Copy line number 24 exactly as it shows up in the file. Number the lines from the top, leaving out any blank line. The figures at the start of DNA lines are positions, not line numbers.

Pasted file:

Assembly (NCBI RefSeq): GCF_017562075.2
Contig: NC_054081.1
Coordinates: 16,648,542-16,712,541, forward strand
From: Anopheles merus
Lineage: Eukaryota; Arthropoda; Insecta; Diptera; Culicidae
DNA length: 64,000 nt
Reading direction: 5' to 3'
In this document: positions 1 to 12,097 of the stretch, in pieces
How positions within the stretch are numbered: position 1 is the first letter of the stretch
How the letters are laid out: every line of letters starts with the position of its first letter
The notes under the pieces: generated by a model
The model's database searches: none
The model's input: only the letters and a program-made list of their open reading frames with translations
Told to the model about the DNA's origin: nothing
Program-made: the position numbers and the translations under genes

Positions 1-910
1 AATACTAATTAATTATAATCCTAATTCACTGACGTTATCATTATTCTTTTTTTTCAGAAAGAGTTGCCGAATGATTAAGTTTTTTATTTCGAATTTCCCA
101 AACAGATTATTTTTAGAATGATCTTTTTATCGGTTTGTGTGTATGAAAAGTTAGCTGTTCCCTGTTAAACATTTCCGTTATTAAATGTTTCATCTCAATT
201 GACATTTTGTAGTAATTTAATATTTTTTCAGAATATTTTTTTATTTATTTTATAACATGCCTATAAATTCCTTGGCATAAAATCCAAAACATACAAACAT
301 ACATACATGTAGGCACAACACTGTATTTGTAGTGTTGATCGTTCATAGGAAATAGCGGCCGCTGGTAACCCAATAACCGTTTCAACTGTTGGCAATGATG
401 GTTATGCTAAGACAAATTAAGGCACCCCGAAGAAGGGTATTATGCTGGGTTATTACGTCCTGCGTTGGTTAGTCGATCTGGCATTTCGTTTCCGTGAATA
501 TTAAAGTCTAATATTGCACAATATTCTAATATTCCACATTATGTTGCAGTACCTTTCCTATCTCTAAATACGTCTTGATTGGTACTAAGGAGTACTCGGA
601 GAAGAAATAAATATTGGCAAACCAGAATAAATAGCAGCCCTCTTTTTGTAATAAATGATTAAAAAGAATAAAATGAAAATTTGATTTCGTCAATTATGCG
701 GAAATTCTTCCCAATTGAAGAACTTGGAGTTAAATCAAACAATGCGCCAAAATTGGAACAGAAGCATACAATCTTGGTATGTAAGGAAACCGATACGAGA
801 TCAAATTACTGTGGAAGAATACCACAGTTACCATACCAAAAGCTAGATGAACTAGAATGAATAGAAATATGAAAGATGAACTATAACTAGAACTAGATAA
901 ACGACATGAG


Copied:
701 GAAATTCTTCCCAATTGAAGAACTTGGAGTTAAATCAAACAATGCGCCAAAATTGGAACAGAAGCATACAATCTTGGTATGTAAGGAAACCGATACGAGA